When it comes to the industries and employers of aerospace and aviation, in the South there are few better places to be then Mobile and Huntsville, according to the Southern Business and Development magazine, which put both of these Alabama communities in its top 10 lists for these industries. The reason is because Huntsville’s aviation employers get money from the military industrial complex via its Brookley Industrial Complex and its relationship with weapons contractor Northrup Grumman, as well as EADS North America, which has its tanker production facility in the area.
When it comes to some of top universities in the area producing tomorrow’s best employees and employers, Birmingham gets another mention from the Southern Business and Development magazine pages. This time, it’s the University of Alabama in Birmingham that made the list because of the excellent research bring done at the university there. The college is also a top health care incubation location, because of its strong relationships with the National Institutes of Health, as well as the employees that it produces for the biotech industry in the South and beyond.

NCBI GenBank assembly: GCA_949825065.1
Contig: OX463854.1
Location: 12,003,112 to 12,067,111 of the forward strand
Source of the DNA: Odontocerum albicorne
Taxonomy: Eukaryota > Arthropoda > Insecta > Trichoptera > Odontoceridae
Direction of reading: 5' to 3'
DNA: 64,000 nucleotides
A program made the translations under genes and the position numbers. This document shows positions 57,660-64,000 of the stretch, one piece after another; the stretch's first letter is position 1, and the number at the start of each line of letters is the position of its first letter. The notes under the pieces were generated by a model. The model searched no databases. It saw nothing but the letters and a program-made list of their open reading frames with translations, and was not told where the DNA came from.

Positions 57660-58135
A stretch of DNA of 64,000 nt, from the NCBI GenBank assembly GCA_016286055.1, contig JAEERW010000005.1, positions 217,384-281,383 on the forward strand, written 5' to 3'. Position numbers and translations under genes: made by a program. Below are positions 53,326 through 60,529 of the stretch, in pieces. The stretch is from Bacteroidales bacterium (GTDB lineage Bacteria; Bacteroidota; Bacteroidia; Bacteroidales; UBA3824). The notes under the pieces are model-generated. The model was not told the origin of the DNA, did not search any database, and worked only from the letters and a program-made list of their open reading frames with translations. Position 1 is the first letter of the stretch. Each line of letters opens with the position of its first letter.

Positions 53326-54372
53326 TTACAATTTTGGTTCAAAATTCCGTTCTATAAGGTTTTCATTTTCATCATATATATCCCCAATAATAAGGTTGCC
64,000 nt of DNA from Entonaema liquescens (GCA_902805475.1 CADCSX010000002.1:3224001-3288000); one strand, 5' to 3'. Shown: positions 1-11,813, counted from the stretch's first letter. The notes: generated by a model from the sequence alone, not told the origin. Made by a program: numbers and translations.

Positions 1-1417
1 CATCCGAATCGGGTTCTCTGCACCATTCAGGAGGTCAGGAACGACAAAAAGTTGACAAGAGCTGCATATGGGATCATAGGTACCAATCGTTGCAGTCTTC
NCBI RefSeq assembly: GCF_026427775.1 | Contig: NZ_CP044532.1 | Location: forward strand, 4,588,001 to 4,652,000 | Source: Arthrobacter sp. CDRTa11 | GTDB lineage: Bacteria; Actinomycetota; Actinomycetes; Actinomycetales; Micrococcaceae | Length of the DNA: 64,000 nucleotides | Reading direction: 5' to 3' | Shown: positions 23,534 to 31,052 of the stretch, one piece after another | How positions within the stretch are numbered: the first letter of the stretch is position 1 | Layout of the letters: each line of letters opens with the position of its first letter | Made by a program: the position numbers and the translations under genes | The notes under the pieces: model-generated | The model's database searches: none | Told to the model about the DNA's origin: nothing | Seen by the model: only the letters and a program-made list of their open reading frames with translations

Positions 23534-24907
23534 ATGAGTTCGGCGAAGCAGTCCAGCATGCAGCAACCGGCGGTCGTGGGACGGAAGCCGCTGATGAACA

When it comes to other emerging and exciting industries, put Huntsville back in the Southern Business and Development magazine’s spotlight. The community is known as well for its involvement in the tech sector, again with its Cummings Research Park. Believe it or not, Huntsville has the second highest proportion of scientists and engineers within its borders in the entire United States. Huntsville not only has the research park, it also has a special institute dedicated to the tech sector—the so called Hudson Alpha Institute for Biotechnology and Digium (don’t ask me what digium is).